Olympics 2016 Reflections

Two weeks ago Fintan O’ Toole wrote an article detailing his memories of watching Irish marathon runner Jim Hogan race in the 1964 Olympics in Tokyo. While Hogan eventually dropped to the ground a few miles short of the finish line, pleading for water, he nevertheless implanted himself into the mind of O’Toole and others as a hero through his integrity and determination. Ultimately Hero status transcends the idea of winners and losers, Olympic medallists or not.

Unfortunately the words ‘sincere’, ‘genuine’ and ‘honest’ are words no longer synonymous the Olympic Games. At least 120 athletes at the 2016 Rio Olympics were previously suspended for doping, 31 of these athletes won medals. Russia, a country where state-sponsored systemic doping was found to be prominent in the McLaren report, were allowed to compete in Rio (roughly 60% of the Russian team competed). Olympic boxing is in absolute turmoil as most notably, two Russian boxers were awarded hugely controversial victories over Ireland’s Micheal Conlon and Kazakhstan’s Vasiliy Levit. As an IOC senior official stated “the corruption is alive and well and the decisions speak for themselves. It is clear that Aiba will not do anything about this.” Let us not forget about the allegations concerning Pat Hickey, the president of the Olympic Council of Ireland who faces charges of ‘facilitating touting, forming a cartel and of illicit marketing’. Twelve time Olympic medal winner Ryan Lochte lied to Brazilian police about being robbed during his stay in Rio. These instances and more have cast a shadow over the Rio Olympics.

The average breakfast for a Russian Olympian; a pile of performance enhancing drugs roughly the size of an infant.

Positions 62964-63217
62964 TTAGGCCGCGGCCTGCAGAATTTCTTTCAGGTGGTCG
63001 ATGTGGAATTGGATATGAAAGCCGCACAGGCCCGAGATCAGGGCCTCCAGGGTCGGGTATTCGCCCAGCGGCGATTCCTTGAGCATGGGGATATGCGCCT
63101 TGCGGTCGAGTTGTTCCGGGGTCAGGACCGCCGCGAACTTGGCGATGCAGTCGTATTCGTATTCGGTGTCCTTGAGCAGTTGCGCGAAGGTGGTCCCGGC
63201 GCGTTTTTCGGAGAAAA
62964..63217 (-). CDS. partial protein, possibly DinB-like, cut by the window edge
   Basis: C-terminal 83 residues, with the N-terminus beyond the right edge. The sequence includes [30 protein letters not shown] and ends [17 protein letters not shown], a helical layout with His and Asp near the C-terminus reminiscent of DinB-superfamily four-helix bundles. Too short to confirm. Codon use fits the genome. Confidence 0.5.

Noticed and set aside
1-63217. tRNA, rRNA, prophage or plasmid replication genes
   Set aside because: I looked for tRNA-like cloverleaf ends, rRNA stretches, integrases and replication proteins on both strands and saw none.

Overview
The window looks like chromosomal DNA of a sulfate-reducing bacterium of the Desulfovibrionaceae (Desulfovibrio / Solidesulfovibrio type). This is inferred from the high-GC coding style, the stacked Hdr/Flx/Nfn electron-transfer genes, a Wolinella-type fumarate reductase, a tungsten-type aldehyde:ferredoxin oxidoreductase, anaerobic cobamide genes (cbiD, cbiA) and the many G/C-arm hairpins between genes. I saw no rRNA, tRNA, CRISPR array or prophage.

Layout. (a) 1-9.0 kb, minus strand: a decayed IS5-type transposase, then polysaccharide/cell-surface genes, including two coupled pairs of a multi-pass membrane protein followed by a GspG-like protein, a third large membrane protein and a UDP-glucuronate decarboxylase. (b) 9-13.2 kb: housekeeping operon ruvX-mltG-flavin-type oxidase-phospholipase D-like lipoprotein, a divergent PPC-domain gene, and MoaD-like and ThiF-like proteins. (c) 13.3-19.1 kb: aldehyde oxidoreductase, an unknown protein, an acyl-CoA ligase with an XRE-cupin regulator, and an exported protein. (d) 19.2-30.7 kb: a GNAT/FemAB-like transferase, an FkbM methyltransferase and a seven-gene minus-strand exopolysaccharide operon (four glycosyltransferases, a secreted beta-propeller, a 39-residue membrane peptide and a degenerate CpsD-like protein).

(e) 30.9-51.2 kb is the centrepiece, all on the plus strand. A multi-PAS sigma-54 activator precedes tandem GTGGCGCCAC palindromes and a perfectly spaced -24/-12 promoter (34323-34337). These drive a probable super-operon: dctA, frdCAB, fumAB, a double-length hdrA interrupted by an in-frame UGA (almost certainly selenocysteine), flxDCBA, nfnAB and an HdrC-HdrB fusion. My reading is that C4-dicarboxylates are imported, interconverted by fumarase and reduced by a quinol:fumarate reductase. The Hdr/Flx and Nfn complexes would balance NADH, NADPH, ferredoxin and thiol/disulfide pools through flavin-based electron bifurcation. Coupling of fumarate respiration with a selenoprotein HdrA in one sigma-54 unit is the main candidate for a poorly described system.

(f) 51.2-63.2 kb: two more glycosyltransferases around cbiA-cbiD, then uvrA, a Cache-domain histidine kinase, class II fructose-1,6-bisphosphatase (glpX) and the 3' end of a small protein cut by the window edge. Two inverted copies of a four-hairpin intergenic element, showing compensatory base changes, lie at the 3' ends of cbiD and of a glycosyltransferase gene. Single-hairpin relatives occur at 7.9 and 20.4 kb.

While there have many positive headlines from Rio over the last few weeks, such as Usain Bolt’s triple treble or Annalise Murphy’s silver medal in the women’s laser radial sailing, it’s hard to ignore the growing disillusionment amongst the public towards the Olympics. Empty seats were a common characteristic of the Rio Games as officials gave away an estimated 280,000 tickets to Brazilian adolescents and children to improve event attendances. Ticket sales for the Paralympics are so poor that it is now being downsized.

As of last week only 12% of tickets were sold. While official figures have yet to be released by RTE, major American TV channel NBC suffered a significant drop in audience figures compared to previous Olympics in London and Beijing. It seems there has been a change in attitude toward the Olympics amongst many in the media and the general public. As the Olympics continues to attract negative headlines, it is difficult to view the short term future of the games optimistically. The Olympics should be an opportunity for competitors to display their hard work on the largest stage possible. It should be a celebration, a chance for viewers to appreciate the time and training sacrificed by the competitors. Of course you want your country’s representatives to medal, but medals do not decipher between success and failure. What I regard as a failure for an Olympic games is links to corruption, empty seats, ticket scandals and widespread doping. No wonder O’Toole described the Rio games as the ‘fake Olympics’.

James O’Connell